Page last updated: April 20, 2011
Moderate drinking in older adults may reduce mortality risk

Researchers at the University of Southern California analysed the Leisure World Cohort Study to evaluate the relationship between lifestyle practices and cardiovascular disease mortality. The findings suggest that not smoking, moderate alcohol consumption, physical activity, and normal weight are important health promoters in our aging population.
The study explored the association of smoking, alcohol consumption, caffeine intake, physical activity, and body mass index on cardiovascular disease (CVD) mortality in 13,296 older adults and calculated risk estimates using Cox regression analysis in four age groups (younger than 70, 70-74, 75-79, and over 80 years old).
The most important factor was current smoking, which increased risk in all age-sex groups. In women, alcohol consumption of three of fewer drinks per day was related to decreased, 15-30%, risk in those older than 80 years old; in men, consuming four or less drinks a day was associated with reduced, 15-30%, risk. Active aged 70 or older had 20-40% lower risk. Both underweight and obese women were at increased risk.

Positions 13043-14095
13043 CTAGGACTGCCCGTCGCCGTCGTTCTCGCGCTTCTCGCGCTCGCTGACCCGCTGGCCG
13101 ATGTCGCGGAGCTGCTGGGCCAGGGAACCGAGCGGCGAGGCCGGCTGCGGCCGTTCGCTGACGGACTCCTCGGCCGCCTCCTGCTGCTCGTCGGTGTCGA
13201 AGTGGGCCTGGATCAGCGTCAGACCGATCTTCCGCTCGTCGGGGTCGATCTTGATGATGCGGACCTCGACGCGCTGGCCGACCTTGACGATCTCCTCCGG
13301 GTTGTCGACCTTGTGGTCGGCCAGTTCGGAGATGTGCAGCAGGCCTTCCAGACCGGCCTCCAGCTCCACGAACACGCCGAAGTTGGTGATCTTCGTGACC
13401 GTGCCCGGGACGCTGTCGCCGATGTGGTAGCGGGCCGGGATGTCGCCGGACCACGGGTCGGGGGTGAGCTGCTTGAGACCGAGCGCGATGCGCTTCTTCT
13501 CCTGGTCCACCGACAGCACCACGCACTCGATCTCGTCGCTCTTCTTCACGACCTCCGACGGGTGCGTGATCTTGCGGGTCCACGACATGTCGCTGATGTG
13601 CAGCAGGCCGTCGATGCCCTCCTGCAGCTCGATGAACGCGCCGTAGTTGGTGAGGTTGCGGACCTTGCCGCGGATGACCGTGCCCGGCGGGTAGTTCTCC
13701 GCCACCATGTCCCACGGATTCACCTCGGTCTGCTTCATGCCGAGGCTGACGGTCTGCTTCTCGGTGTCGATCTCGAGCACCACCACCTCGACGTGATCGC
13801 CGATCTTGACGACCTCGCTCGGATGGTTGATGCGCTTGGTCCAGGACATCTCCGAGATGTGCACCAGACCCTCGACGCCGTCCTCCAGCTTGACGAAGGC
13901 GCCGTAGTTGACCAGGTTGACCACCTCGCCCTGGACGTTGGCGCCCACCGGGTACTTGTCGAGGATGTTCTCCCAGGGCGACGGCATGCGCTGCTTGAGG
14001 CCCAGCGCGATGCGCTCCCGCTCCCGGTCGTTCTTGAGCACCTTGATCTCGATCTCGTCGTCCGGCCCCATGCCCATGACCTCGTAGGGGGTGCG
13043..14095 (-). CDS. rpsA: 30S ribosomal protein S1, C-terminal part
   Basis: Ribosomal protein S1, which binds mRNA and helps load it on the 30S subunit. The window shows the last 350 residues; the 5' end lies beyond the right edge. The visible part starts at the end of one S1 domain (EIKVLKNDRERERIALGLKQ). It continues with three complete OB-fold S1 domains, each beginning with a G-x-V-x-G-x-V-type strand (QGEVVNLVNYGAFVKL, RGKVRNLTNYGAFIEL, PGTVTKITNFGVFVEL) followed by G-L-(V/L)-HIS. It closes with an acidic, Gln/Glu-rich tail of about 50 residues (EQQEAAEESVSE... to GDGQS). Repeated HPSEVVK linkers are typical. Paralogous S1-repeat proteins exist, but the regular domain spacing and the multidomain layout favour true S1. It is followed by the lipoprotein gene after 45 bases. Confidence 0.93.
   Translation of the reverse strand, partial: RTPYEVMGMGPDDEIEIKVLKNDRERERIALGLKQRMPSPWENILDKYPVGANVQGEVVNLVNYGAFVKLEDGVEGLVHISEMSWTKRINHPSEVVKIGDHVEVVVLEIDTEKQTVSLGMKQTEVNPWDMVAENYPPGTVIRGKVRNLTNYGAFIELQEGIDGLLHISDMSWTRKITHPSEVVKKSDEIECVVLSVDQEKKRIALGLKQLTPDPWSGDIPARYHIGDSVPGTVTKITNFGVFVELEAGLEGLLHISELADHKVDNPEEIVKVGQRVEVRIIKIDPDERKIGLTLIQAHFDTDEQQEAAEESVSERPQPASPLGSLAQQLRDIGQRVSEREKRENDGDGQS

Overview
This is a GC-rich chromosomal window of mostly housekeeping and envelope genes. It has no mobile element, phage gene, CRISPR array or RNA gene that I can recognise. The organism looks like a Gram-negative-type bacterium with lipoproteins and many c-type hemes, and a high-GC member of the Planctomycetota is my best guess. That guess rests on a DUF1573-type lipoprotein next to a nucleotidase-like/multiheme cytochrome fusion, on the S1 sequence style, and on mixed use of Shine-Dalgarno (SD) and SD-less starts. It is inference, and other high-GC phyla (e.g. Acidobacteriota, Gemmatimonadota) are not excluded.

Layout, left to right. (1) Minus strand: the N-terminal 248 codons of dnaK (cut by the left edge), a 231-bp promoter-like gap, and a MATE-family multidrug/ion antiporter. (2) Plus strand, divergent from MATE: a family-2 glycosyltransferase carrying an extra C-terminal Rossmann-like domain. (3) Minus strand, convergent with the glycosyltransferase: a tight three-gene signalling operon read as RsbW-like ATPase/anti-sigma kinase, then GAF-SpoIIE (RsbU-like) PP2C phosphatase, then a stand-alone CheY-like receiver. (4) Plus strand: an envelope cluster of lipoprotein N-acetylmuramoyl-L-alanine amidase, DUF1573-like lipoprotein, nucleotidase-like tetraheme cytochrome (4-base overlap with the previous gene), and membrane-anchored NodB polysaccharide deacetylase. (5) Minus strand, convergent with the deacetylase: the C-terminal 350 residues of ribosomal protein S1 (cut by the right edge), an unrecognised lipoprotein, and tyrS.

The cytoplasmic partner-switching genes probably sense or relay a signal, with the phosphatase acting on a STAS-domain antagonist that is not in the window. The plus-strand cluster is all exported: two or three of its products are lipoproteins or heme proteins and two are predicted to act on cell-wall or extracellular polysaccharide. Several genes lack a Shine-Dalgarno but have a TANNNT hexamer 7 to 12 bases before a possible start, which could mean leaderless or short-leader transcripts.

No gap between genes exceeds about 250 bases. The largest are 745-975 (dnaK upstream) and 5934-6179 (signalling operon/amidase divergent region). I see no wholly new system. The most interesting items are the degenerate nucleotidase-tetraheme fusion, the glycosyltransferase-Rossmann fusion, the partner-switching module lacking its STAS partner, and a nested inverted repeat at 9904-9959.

The authors state that results in this large elderly cohort with long follow up showing a decreased risk of cardiovascular mortality with several lifestyle practices suggest that maintenance of these is an important health promoter in aging populations.

Source: Lifestyle Practices and Cardiovascular Disease Mortality in the Elderly: The Leisure World Cohort Study. Annlia Paganini-Hill. Cardiology Research and Practice, Volume 2011 (2011), Article ID 983764, doi:10.4061/2011/983764


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